I gotta say I was impressed how it all fit together so perfectly.
Some of the organs we skimmed over, since the level of detail was not exactly geared for Kindergarten. Still, my girl was totally amazed at the wonder of it all. 
“I can’t believe God keeps ALL these things working at the SAME time, Mom!”
Yup. Pretty amazing.
The face and the five senses were talked about and added last, but even when gluing the face down, only the bottom half is pasted, so that the student can still peek behind the face to see the brain, right where it belongs. 
The whole thing is very interactive and really shows how each organ in each system works together so wondrously.
Partly finished body map
My kindergartner would tell you this has been the best part of her school year, and thus far,  has enjoyed every single minute (about 3 days into it, she declared to me with a squeal,
“you’re the best project-mom, EVER” which, I admit–pretty much made my year).
My preschooler also enjoyed making his (more basic) body map, which included the five senses and the skeletal and muscular systems, plus a heart and brain.  That’s about the extent of what he’s able to handle for now,and he did a great job with it.  🙂
Here the little boys are painting faces for their body maps (because coloring still isn’t their thing).
(and yes, we did make a tiny (and very simple) body map for the 2 year old, because he was just so daggone excited about it all and wanted to join in.  It was also great fun to let him stick up his eyes and nose and mouth on his own and see where he placed them before big sister stepped in to help him out).

The big baby and his body map.  And yes, I am aware of how super creepy that face is (the one on the right, that is)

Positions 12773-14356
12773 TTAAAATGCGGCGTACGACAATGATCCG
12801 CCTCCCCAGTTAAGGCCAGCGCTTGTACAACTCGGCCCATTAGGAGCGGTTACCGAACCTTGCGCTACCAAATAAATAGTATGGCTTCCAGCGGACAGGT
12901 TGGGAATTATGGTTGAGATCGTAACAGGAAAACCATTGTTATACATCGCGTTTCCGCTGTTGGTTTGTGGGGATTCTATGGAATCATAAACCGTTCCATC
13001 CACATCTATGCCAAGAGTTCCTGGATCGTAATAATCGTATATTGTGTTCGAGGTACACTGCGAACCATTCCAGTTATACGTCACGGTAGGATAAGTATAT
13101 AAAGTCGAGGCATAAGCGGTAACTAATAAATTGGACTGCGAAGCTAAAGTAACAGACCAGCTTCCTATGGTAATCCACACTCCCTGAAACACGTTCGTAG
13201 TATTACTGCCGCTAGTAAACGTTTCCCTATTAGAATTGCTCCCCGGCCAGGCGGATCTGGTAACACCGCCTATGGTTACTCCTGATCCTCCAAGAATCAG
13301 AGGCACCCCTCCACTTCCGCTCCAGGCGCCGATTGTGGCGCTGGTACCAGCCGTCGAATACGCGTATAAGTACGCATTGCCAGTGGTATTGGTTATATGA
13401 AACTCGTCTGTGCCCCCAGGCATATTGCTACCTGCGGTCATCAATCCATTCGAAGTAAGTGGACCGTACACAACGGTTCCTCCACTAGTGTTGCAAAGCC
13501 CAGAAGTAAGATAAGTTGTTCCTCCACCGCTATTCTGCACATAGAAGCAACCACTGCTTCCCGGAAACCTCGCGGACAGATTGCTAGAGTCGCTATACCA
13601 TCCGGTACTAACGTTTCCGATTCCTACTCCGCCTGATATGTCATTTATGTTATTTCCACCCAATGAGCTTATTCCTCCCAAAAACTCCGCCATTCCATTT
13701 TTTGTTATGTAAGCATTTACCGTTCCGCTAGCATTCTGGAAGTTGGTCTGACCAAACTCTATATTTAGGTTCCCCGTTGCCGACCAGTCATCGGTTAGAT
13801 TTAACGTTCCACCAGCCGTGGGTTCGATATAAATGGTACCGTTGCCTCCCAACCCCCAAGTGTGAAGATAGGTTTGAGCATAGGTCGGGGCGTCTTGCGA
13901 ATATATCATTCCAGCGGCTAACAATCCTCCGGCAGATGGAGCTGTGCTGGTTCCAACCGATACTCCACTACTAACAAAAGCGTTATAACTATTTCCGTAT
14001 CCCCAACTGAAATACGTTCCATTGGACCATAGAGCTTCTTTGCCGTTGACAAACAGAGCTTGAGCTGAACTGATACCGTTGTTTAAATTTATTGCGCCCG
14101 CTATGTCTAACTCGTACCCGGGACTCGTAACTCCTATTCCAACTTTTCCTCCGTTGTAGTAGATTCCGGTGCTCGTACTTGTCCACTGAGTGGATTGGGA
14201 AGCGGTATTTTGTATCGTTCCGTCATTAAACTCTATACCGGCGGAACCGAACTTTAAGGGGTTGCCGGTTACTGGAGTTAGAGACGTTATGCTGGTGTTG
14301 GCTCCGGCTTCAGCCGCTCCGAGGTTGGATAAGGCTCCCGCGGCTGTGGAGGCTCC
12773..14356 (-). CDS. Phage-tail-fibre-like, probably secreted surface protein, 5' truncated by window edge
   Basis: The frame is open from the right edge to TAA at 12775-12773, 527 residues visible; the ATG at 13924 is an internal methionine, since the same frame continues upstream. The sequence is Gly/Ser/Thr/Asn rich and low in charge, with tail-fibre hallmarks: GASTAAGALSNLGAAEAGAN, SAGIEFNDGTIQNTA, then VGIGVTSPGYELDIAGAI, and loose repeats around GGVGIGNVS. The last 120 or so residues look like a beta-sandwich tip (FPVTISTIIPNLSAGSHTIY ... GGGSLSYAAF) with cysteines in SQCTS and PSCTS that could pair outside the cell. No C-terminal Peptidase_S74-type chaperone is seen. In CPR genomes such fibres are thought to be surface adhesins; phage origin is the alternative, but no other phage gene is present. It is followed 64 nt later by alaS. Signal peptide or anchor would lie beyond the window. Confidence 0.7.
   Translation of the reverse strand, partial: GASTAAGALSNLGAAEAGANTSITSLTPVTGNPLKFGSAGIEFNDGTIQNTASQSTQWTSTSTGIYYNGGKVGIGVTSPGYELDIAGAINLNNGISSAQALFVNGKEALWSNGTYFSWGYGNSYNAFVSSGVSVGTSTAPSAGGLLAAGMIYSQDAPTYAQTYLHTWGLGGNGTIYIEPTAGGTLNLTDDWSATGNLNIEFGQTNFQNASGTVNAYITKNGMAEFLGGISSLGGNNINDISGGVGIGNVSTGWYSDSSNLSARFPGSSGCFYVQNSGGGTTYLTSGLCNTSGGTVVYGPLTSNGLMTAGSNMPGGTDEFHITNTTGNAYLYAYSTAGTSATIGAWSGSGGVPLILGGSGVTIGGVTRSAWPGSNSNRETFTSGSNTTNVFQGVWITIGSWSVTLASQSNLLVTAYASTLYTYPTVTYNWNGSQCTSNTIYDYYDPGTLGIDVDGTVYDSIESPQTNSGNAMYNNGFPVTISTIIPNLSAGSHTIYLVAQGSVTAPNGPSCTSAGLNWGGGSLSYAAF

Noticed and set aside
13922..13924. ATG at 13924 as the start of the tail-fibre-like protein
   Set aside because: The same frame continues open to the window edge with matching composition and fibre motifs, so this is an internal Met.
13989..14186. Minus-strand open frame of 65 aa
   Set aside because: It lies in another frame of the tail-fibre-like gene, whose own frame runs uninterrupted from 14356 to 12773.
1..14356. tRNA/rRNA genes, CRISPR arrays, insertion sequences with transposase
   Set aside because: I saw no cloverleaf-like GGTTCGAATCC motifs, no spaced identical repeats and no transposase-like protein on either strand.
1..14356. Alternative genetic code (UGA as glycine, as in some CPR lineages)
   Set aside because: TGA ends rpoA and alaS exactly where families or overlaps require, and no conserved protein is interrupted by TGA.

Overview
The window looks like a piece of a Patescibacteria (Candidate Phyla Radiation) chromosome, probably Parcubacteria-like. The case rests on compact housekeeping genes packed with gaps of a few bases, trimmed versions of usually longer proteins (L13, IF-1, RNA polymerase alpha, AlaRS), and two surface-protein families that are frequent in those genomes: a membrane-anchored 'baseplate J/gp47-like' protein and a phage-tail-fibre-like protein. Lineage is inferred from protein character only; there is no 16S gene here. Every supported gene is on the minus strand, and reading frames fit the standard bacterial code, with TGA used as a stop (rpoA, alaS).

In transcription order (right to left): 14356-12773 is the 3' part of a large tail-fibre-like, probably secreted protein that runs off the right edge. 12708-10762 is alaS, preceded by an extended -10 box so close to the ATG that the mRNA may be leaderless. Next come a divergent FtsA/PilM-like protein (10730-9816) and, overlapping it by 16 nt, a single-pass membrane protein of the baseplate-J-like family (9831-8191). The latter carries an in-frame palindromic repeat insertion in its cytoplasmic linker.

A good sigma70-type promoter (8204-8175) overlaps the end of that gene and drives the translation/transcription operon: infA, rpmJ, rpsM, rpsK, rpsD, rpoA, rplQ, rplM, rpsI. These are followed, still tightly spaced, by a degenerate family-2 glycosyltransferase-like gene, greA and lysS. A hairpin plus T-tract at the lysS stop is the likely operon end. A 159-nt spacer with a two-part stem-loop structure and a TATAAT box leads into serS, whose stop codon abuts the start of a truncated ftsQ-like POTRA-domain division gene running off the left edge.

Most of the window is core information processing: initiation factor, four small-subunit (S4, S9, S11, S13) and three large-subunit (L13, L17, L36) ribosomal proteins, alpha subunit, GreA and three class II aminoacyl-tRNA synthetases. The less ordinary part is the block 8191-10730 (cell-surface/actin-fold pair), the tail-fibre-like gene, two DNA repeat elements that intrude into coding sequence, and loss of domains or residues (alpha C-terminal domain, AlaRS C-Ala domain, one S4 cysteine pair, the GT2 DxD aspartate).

One VERY knowledgeable science student explaining how food travels from the mouth to large intestine…and beyond
Once we were done, we reviewed the various systems of the body.
I realized every single system was represented, except for the integumentary system, and since the largest organ of ALL is included in this system, we felt we just HAD to add it to our map.
(have ya guessed it yet?)
We remedied this problem by using finger paint to add
hand and finger prints
to our body maps! nifty idea, eh?
Finally, all systems were a GO!

Here is the kindergartner’s finished body map.

This first part of our unit was a total success, and we still have lots more to do.

I hope you were inspired.

Stay tuned for our artistic human body map which we’ll be working on later this week!


Other supplemental materials we are using for our Human Body Unit:

The Magic School Bus: Journey Into the Body Science kit–totally awesome, filled with TONS of experiments and a huge foldout chart of the human body (pictured at right)
We are learning a lot with this kit.

My First Human Body Book –beautifully detailed and informative black and white diagrams (to copy and be used for teaching & coloring).


A brain shaped jello mold (just for fun; couldn’t resist)!  We’ll be making it this week!  🙂